Sunday’s game between the Tampa Bay Buccaneers and New England Patriots will carry a little bit more meaning for seven-time Super Bowl champion Tom Brady. It’s his first game against the team that drafted him 199th overall in 2000 – the same team that he won six rings with and turned into a dynasty in the early 2000s.
Brady will return to Foxborough’s Gillette Stadium to take on Bill Belichick and the Patriots, taking the field as the reigning Super Bowl MVP after winning it all in his first season with the Bucs. Brady has continued to play at a high level despite being 44 years old, and there should be some added motivation as he gears up to take on his former team.
This isn't the first time a superstar has faced his old team, and it won't be the last. Below are 15 stars who suited up with a new team after spending either the early part of their career or the majority of it with one franchise.
Michael Jordan vs. Bulls
Jordan played his first 13 seasons in the NBA with the Bulls, leading the league in scoring 10 times and leading Chicago to six championships. After he retired following the 1997-1998 season, he returned to the court in 2001 with the Wizards. His first game against his former team came on Jan. 4, 2002, in Washington, D.C.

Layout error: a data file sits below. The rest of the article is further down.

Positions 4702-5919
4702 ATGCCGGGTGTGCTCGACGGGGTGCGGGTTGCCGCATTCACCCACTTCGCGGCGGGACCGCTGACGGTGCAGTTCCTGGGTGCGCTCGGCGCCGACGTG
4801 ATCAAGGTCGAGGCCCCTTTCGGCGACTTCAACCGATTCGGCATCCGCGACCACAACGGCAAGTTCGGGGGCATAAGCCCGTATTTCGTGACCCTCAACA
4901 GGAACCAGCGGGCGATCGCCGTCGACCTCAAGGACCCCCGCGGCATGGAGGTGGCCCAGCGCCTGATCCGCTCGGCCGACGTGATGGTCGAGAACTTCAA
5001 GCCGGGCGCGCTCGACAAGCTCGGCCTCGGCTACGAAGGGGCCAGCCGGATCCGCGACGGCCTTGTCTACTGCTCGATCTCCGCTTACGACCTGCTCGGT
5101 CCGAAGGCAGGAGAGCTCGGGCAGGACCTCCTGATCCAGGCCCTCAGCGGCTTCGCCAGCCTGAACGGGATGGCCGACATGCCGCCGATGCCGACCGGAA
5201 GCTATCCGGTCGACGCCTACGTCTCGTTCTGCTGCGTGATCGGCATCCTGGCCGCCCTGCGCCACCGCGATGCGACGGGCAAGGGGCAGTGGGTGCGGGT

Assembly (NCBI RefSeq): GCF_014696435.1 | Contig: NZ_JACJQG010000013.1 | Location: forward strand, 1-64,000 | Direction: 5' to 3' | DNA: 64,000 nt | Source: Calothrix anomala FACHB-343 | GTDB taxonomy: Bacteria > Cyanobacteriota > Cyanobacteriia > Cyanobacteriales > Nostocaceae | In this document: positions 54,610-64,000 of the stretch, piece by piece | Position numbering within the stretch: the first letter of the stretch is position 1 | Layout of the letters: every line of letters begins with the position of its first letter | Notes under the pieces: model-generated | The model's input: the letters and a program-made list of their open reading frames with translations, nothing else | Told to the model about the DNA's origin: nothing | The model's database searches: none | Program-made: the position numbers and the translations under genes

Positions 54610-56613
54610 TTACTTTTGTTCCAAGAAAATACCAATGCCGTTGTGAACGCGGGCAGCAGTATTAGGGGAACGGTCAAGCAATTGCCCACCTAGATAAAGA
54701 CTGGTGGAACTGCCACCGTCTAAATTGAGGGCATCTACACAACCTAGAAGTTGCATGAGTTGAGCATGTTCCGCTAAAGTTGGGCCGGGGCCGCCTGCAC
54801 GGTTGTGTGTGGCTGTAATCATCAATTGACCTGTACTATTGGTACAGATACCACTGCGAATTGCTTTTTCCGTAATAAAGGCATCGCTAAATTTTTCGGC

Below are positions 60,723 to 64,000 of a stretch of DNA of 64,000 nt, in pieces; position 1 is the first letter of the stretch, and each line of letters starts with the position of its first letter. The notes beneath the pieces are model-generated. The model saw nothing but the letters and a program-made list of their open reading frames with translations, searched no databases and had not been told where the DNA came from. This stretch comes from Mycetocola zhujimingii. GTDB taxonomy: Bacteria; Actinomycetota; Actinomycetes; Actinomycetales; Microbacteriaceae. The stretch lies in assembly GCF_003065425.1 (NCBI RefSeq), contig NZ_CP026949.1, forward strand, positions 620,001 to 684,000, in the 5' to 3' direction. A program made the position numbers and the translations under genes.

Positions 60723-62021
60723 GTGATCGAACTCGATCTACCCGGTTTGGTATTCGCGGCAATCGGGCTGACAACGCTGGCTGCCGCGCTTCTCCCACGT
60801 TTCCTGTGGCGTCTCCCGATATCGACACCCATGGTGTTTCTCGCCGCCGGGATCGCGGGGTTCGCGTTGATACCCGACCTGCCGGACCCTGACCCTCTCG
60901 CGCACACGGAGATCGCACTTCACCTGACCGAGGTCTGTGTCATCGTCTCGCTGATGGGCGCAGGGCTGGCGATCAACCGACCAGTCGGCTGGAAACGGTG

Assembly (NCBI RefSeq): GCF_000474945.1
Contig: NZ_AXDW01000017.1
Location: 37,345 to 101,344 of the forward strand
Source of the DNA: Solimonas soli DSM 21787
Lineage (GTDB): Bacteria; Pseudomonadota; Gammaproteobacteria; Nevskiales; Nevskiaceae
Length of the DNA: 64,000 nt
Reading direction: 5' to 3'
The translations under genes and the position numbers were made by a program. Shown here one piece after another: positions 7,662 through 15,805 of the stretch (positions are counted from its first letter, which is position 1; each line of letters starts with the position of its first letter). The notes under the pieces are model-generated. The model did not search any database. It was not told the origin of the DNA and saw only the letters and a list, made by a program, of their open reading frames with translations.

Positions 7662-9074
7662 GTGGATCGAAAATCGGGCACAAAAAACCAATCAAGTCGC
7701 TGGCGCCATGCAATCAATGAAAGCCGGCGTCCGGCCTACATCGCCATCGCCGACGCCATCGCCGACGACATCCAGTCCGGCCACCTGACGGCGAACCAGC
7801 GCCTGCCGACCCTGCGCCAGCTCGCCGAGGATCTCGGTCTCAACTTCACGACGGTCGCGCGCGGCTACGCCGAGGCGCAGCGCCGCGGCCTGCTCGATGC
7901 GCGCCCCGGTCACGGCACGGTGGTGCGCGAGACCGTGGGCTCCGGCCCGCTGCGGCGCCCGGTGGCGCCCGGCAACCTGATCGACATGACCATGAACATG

Jordan scored 29 points on 9-for-24 shooting, adding seven rebounds and three assists with two steals and two blocks. It wasn’t his most efficient game, but he helped lift the Wizards to an 89-83 victory with 25 points in the first half alone.
Brett Favre vs. Packers
Favre is one of the most iconic players in Packers lore, spending 16 seasons in Green Bay and making 253 career starts. He won MVP three times, led them to one Super Bowl victory and made the Pro Bowl nine times with the Packers. His infamous split with the Packers wasn’t the most amicable, getting traded to the Jets in 2008
It wasn’t until 2009 when he was with the Vikings that he got the chance to play the Packers, going 2-0 against his former team that year. His first game against Green Bay was a 30-23 win by Minnesota, with Favre throwing for 271 yards, three touchdowns and no interceptions, an impressive 135.3 passer rating.
Reggie White vs. Eagles